UK news: Right to Buy extension plan ‘speculative and vague’

Meg Hillier
Meg Hillier

The UK government’s plan to extend Right to Buy discounts to 1.3 million housing association tenants in England has been described as “entirely speculative” by the Public Accounts Committee (PAC).

In a report which raises significant and pressing concerns about the plan, the committee concludes “many key policy details have not been clarified” and highlights continuing uncertainty around funding, replacement housing and abuse of the scheme.

According to the report: “The policy of extending Right to Buy discounts to tenants of housing associations, funded by the sale of high-value council housing, has potentially significant impacts for both local authorities and tenants of social housing, especially in areas where house prices are high.

“Despite the implications and complexity of this policy, the Department for Communities and Local Government (DCLG) has not published a detailed impact assessment to inform Parliament’s consideration of its legislative proposals.”

Last year, the DCLG announced its intention to give 1.3 million tenants of housing associations the chance to buy their home at Right to Buy levels of discount. A voluntary deal was agreed with the National Housing Federation to bring in the plan, which will see housing associations extend Right to Buy privileges to all their tenants and take the lead building properties to replace those that are sold off. In return, the government will fund the cost of the discounts, most likely by requiring ‘high value’ council properties be sold off.

Provision to implement this voluntary agreement is included in the Housing and Planning Bill 2015-16 due to return to the House of Commons next week.

However, the cross-party committee has taken the unusual step to examine the policy ahead of implementation, stating in its report that it was mindful of “both the potential impacts of the policy on a large number of individuals, and the significant amount of public money likely to be involved”.

Publishing its findings today, the PAC highlighted a lack of clarity around how the policy would be funded or what its wider financial impact would be.

It expressed concern that the government’s commitment to replace homes sold under the policy on at least a one-for-one basis “will not ensure that these will be like-for-like replacements” and that new homes “can be a different size and in a different area, and may cost more to rent”.

Increases in the value of discounts available under the policy “have increased the risk of abuse”, the committee added.

PAC chair Meg Hillier said the government should be “embarrassed” by the report’s findings.

She said: “Extending Right to Buy will affect many thousands of people yet the DCLG has failed to provide basic information to support its stated aims. Instead we have heard vague assertions about what it will accomplish and how.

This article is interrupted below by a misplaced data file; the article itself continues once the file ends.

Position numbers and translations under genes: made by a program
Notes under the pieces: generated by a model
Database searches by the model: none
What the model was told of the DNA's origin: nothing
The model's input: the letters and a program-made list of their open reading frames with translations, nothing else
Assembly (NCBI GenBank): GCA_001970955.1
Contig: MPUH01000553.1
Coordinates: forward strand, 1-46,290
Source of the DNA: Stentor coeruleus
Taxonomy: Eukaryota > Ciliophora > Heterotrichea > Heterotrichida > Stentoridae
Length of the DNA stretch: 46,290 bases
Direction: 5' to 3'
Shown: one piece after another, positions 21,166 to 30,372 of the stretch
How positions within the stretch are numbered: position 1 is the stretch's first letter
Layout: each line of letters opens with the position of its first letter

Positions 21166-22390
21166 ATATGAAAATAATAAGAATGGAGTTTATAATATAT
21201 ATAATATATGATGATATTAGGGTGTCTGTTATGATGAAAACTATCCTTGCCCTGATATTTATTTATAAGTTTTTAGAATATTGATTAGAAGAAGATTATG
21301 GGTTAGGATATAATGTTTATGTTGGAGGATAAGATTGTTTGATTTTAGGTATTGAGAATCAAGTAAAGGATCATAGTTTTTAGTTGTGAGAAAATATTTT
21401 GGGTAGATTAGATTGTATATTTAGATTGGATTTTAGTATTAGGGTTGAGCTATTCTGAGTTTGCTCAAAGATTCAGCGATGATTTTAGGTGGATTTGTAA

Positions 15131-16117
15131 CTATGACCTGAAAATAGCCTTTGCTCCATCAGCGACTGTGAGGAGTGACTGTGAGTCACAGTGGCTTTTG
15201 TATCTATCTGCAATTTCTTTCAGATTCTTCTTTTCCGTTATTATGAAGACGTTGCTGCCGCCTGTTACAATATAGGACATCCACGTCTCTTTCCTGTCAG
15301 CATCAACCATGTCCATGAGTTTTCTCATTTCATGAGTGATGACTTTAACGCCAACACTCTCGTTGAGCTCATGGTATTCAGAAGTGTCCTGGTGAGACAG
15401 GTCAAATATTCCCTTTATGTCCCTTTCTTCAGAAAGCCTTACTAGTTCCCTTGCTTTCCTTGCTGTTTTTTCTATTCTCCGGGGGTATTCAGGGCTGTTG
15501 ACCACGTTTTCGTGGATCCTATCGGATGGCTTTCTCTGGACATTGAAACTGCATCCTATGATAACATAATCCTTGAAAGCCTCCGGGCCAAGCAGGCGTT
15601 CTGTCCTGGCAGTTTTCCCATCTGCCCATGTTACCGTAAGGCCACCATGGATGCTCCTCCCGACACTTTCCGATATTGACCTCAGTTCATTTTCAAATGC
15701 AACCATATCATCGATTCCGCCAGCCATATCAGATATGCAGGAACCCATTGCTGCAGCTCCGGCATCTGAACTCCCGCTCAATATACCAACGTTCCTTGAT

“The approach to paying for this policy seems to be entirely speculative. On the basis of evidence heard by our committee, there are no costings or workings out. We are not talking about a ‘back of an envelope’ calculation—there is no envelope at all.

“Similarly scant regard appears to have been paid to the practical impact on social housing tenants, the long-term knock-on costs of the loss of social housing and potentially of a change in the mix of housing types.

“We can form our own views about the government’s motives for this but Parliament and the public are being asked to take a leap of faith about how this will stack up financially, and that is completely unacceptable.

“The DCLG has not made a diligent and credible case for this policy. The PAC follows the tax pound and so far all we have are assertions that it will be fiscally neutral.

“We urge the government to address the very serious concerns highlighted by our committee as a priority.”

A DCLG spokesman said: “This government makes no apology for helping people into homeownership. Our voluntary agreement with housing associations will mean 1.3 million tenants will have the chance to own their own home, while every home sold will be replaced with a new affordable property.

“We are currently working jointly with the housing association sector, and are running a pilot to assess the operation of the scheme and have always been clear we will set out further information.”

David Orr, chief executive at the National Housing Federation, added: “We are working with the government to deliver a Voluntary Right to Buy which is good for housing associations, their tenants and the nation’s housing supply. Along with the DCLG and our housing association members, we are drawing up robust plans to implement the voluntary Right to Buy agreement and deliver replacement homes for those sold which will be sensitive to local needs.

“Right now, we are working with our membership to ensure that we get the detail of the Voluntary Right to Buy right for our tenants and our members. That means we can work with the pilots, our local authority partners and others to design out problems like fraud from an early stage.”

Earlier this year a committee of MPs criticised the proposal’s “extremely questionable” funding model.

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